Donald Trump’s five-nation tour to forge partnerships, deliver peace

Washington: The five-nation trip by President Donald Trump to Europe and the Middle East later this month is aimed at reversing America’s disengagement with the world, establishing American leadership and forging partnerships with the countries in the region, a senior administration official has said.

These new partnerships can deliver improved security and prosperity, better lives for children across all major religions, and across the people of the world, the official said.

“I think what the President has demonstrated already, and will be able to demonstrate even further on this trip, is that America First is fully compatible with American leadership in the world,” the official said on condition of anonymity.

This will be the first foreign trip of Trump after taking office. However, the exact dates of his visits to Saudi Arabia, Israel, Vatican, Brussels and Italy, have not been announced yet.

“Circumstances in the Middle East, that have bled over, as we all know, into Europe and globally, associated with radical, Islamist terrorist groups — Salafi-jihadist groups that are victimising so many in the region and beyond, as well as the problems associated with these terrorists groups, combined with Iran’s subversive and malign behaviour across the region, have aligned interests in a way that could lead to new partnerships enabled by American leadership,” the official said.

“I think this also demonstrates that the President is willing to and has embraced his leadership role in multinational forums when they serve the interests of the American people and American security. He has also demonstrated that he’ll renegotiate terms when he thinks that those multinational organisations and those relationships aren’t delivering what they need to for the American people,” the official said.

Contrary to what has been really the conventional wisdom associated with the President’s approach to alliances, Trump has actually done a tremendous amount of work to strengthen alliances, he asserted.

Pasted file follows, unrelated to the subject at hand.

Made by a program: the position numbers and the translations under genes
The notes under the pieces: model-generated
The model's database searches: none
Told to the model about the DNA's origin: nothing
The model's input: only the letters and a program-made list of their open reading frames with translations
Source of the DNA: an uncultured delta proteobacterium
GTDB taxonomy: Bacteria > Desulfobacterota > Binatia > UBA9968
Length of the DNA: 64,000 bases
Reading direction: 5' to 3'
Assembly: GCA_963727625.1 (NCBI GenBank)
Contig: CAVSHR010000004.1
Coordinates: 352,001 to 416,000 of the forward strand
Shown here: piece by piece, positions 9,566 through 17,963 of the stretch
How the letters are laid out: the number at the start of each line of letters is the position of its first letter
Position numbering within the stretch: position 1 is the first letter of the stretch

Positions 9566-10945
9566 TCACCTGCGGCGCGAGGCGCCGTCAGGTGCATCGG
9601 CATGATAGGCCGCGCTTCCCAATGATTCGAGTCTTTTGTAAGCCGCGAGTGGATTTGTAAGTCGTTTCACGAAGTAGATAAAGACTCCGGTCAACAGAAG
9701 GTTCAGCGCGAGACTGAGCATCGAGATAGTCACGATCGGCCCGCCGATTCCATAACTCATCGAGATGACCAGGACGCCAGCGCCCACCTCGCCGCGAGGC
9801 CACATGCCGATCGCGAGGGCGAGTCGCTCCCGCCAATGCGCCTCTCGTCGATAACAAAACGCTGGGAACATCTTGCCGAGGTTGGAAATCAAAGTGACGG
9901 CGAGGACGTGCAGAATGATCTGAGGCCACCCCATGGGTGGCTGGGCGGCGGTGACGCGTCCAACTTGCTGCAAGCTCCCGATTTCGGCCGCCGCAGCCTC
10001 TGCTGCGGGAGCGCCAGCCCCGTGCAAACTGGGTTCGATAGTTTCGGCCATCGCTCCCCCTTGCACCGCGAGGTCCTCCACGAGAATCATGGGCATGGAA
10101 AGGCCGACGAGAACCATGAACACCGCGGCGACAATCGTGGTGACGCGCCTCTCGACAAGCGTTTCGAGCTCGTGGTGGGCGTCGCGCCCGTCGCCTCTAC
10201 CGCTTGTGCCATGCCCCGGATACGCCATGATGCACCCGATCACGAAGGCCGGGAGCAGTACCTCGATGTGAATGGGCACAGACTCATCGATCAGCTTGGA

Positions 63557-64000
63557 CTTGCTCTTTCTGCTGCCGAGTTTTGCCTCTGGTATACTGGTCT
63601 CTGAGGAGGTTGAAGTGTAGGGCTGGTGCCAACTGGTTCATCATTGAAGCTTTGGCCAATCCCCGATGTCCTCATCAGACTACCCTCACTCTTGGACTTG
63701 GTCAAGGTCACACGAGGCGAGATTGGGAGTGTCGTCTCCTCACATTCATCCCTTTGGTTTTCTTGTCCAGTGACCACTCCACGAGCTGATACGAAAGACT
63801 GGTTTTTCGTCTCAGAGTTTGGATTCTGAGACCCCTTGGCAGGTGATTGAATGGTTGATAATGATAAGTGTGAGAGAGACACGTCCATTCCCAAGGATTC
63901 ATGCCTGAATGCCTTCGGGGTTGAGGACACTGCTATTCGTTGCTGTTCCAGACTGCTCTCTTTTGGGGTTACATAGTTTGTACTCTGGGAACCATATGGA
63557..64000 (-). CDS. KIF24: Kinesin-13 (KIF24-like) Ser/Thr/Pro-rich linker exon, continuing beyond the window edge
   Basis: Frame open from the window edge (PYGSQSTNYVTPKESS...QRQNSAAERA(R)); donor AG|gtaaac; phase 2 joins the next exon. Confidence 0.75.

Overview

“So if you think about NATO, for example, where most of the countries within the alliance are doing much more now to contribute to security within the context of the alliance, an alliance in which members or a partnership in which members are doing their fair share, are shouldering their share of the responsibility and the burden, is a much stronger one than an alliance in which members are not sharing their fair share of the responsibility and the burden,” the official noted.

This trip will also reverse the trend of America’s disengagement from the world and some of its biggest problems. “America’s large disengagement from some of these problems has aided and abetted those who were really fomenting violence and perpetuating human suffering across the Middle East in particular,” the official said.

During his trip, Trump will also advance American interests in the area of trade and economic development and jobs for the American people. “What we’ve seen is that reciprocity is a model that works, and one that the President is advancing in connection and in connection to access to markets and so forth,” the official said.

The official said that the trip will demonstrate that America is “regaining strategic” confidence. “It will also demonstrate that America has a lot to do with the ability to combine diplomacy with economic strength, with the ability to communicate effectively, and to build relationships with leaders and with people, and it also has a lot to do with the willingness to use military force when it is necessary,” the official said.

According to the official, the President’s approach to the problem in Syria is a great example of that in advance of this trip — a situation that called for the use of force after the Assad regime was committing further mass murder of its own people using the most heinous weapons — using chemical weapons.

“But that wasn’t just a one-off strike. It was the opportunity for the President to emphasise what was necessary to begin to reduce the suffering of the Syrian people,” he asserted.

In a recent phone call with the Russian President Vladimir Putin, Trump followed up on a broad range of diplomatic efforts to address the civil war in Syria, the problem associated with ISIS in particular and its control of territory and populations and resources there.

But he also looked for areas of cooperation. An example of that is a higher level of participation in the Astana conference that is going on now that could lead to ceasefires that can then bridge into the political process in Geneva.

“Of course that’s hopeful, as all that is right now, but it’s an opportunity that’s been created by the integration of elements of American power and American leadership in a very complex situation,” the official said.